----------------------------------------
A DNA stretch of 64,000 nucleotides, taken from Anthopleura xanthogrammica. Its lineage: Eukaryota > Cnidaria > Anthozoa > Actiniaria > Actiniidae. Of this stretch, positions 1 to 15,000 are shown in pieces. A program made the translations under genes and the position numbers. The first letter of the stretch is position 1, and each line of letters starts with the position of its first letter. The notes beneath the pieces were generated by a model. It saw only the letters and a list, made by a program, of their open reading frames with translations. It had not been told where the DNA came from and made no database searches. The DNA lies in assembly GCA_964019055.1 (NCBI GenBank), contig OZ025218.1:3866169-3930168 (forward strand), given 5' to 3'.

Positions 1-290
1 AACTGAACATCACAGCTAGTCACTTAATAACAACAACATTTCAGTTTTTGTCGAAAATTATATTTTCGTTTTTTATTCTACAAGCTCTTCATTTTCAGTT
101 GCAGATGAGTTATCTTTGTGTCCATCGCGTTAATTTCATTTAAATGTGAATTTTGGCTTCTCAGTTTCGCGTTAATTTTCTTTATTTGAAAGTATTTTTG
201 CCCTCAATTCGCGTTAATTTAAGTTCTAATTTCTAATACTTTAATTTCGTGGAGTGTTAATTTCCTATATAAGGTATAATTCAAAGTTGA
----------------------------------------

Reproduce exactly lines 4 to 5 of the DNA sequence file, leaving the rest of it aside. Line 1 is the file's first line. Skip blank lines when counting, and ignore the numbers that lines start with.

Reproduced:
101 GCAGATGAGTTATCTTTGTGTCCATCGCGTTAATTTCATTTAAATGTGAATTTTGGCTTCTCAGTTTCGCGTTAATTTTCTTTATTTGAAAGTATTTTTG
201 CCCTCAATTCGCGTTAATTTAAGTTCTAATTTCTAATACTTTAATTTCGTGGAGTGTTAATTTCCTATATAAGGTATAATTCAAAGTTGA